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How a script can know if it has been called with the -i command line option?

The subject says it all, I would like a script to act differently when
called as
$ python script.py and when called as $ python -i script.py. I looked
at the sys module
but I don't see a way to retrieve the command line flags, where should
I look?
TIA,

Michele Simionato

Dec 21 '06 #1
11 1245
Michele Simionato schrieb:
The subject says it all, I would like a script to act differently when
called as
$ python script.py and when called as $ python -i script.py. I looked
at the sys module
but I don't see a way to retrieve the command line flags, where should
I look?
TIA,

Michele Simionato
I don't know how to get the command line flags, but the variable you are interested
in is this one:

from ctypes import *
print c_int.in_dll(pythonapi, "Py_InteractiveFlag")

;-)

Thomas

Dec 21 '06 #2

Michele Simionato wrote:
The subject says it all, I would like a script to act differently when
called as
$ python script.py and when called as $ python -i script.py. I looked
at the sys module
but I don't see a way to retrieve the command line flags, where should
I look?
In the optparse module.

Jim

Dec 21 '06 #3
On Thu, 2006-12-21 at 11:22 -0800, co*************@hotmail.com wrote:
Michele Simionato wrote:
The subject says it all, I would like a script to act differently when
called as
$ python script.py and when called as $ python -i script.py. I looked
at the sys module
but I don't see a way to retrieve the command line flags, where should
I look?
In the optparse module.
That doesn't answer the question. The OP wants to inspect the options
passed to the interpreter, not the options passed to the script.
optparse aids in parsing sys.argv, which only contains the options that
are passed to the script.

-Carsten
Dec 21 '06 #4
"Michele Simionato" <mi***************@gmail.comwrote:

The subject says it all, I would like a script to act differently when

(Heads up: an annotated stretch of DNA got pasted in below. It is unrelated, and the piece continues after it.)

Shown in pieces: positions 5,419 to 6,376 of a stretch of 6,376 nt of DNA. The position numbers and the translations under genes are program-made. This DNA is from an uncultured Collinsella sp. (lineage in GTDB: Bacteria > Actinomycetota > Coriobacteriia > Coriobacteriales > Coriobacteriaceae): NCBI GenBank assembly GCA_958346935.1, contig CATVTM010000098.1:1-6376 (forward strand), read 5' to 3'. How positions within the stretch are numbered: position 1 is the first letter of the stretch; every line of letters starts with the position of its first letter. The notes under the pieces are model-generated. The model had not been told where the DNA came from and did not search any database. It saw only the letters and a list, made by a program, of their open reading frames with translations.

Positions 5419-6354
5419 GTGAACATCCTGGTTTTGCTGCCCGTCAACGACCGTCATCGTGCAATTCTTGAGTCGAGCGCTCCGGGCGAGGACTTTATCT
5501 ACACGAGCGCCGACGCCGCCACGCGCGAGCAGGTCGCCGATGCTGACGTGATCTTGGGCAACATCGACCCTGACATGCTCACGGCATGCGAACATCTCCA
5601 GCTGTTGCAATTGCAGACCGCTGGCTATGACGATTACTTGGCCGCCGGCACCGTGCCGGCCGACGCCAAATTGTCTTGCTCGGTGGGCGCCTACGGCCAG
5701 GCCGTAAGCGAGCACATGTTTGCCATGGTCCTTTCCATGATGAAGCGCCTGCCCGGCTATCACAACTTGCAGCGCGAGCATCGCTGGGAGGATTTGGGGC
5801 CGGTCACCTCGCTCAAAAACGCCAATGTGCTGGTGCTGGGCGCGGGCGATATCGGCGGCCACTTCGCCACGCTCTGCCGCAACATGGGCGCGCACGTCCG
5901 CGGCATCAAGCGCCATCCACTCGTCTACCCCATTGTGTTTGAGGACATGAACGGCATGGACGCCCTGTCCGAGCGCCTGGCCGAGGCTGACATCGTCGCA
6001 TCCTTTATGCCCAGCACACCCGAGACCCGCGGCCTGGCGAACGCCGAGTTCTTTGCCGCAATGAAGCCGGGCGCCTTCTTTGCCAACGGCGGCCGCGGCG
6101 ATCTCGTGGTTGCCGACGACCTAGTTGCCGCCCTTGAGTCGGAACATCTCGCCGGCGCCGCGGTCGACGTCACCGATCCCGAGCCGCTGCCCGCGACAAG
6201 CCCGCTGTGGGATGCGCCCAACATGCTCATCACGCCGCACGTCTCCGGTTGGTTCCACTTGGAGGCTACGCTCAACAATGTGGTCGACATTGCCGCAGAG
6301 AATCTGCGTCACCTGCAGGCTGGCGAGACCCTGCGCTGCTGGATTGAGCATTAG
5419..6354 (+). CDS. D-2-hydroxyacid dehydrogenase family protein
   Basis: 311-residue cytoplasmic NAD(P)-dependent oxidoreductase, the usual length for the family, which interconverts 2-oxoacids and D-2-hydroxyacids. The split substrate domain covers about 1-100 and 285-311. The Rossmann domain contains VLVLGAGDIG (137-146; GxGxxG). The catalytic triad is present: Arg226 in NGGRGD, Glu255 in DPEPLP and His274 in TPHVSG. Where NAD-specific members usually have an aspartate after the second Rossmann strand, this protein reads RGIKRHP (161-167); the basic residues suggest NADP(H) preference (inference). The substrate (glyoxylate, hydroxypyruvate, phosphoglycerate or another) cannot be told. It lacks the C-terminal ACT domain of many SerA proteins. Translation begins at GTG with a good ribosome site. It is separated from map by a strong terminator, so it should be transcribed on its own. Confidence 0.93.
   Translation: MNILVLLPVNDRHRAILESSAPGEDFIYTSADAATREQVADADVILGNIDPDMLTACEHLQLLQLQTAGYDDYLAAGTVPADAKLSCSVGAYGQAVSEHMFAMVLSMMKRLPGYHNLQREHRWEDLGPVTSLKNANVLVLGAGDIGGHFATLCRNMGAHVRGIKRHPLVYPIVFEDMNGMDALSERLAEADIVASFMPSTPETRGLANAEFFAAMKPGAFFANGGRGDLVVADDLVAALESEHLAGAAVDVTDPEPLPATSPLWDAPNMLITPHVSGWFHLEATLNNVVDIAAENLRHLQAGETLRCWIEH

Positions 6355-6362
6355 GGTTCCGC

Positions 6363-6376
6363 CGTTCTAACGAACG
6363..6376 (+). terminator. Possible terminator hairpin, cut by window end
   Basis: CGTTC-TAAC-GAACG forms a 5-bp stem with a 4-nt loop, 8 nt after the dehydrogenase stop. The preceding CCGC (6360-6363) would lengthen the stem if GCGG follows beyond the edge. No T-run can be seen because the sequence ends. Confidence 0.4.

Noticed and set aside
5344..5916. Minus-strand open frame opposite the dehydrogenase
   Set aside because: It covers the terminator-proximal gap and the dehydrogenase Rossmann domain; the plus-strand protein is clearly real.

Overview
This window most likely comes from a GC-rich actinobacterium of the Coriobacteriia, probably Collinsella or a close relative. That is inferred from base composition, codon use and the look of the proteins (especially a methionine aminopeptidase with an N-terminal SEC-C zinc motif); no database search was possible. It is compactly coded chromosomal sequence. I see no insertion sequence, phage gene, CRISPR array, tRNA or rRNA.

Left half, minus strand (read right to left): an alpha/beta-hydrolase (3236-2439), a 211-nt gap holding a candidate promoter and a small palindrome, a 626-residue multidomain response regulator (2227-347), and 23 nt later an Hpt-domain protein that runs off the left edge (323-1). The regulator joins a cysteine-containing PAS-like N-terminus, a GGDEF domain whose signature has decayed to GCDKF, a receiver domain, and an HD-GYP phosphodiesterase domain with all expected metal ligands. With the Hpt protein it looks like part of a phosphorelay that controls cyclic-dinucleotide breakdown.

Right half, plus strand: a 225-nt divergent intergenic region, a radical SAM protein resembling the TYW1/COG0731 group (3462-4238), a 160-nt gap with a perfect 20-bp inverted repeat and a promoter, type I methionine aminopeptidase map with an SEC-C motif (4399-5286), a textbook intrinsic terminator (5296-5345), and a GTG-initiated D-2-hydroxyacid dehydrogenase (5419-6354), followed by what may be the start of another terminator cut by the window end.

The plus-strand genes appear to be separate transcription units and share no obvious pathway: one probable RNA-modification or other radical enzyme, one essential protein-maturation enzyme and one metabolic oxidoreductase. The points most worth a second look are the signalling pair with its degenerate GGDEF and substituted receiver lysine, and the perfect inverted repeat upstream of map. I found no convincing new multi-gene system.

called as
$ python script.py and when called as $ python -i script.py. I looked
at the sys module
but I don't see a way to retrieve the command line flags, where should
I look?
sys.argv() ?

- Hendrik

Dec 22 '06 #5
Hendrik van Rooyen wrote:
"Michele Simionato" <mi***************@gmail.comwrote:

The subject says it all, I would like a script to act differently when
called as
$ python script.py and when called as $ python -i script.py. I looked
at the sys module
but I don't see a way to retrieve the command line flags, where should
I look?

sys.argv() ?

- Hendrik
No, read what Carsten said:
"""
That doesn't answer the question. The OP wants to inspect the options
passed to the interpreter, not the options passed to the script.
optparse aids in parsing sys.argv, which only contains the options that
are passed to the script.
"""

Dec 22 '06 #6

Michele Simionato wrote:
The subject says it all, I would like a script to act differently when
called as
$ python script.py and when called as $ python -i script.py. I looked
at the sys module
but I don't see a way to retrieve the command line flags, where should
I look?
I realize this is quite a hack, but the entire command line is
preserved in the process's entry in the OS's process table. if you do
"ps -ax" you will see that the interpreter was invoked with -i. I
didn't test this under windows, but it works on Mac and Linux.

Dec 22 '06 #7
Peter Wang wrote:
Michele Simionato wrote:
>The subject says it all, I would like a script to act differently when
called as
$ python script.py and when called as $ python -i script.py. I looked
at the sys module
but I don't see a way to retrieve the command line flags, where should
I look?

I realize this is quite a hack, but the entire command line is
preserved in the process's entry in the OS's process table. if you do
"ps -ax" you will see that the interpreter was invoked with -i. I
didn't test this under windows, but it works on Mac and Linux.
There is a set of utilities that have UNIX-like ps behavior, but, as is
typical for Windows, they don't work the way their UNIX and UNIX-like
counterparts do. Does 'ps' work from within Cygwin, and if so, would
redistributing that be an option?

-- Mike
Dec 22 '06 #8
Michele Simionato wrote:
The subject says it all, I would like a script to act differently when
called as
$ python script.py and when called as $ python -i script.py.
[Michael B. Trausch]
There is a set of utilities that have UNIX-like ps behavior, but, as is
typical for Windows, they don't work the way their UNIX and UNIX-like
counterparts do. Does 'ps' work from within Cygwin, and if so, would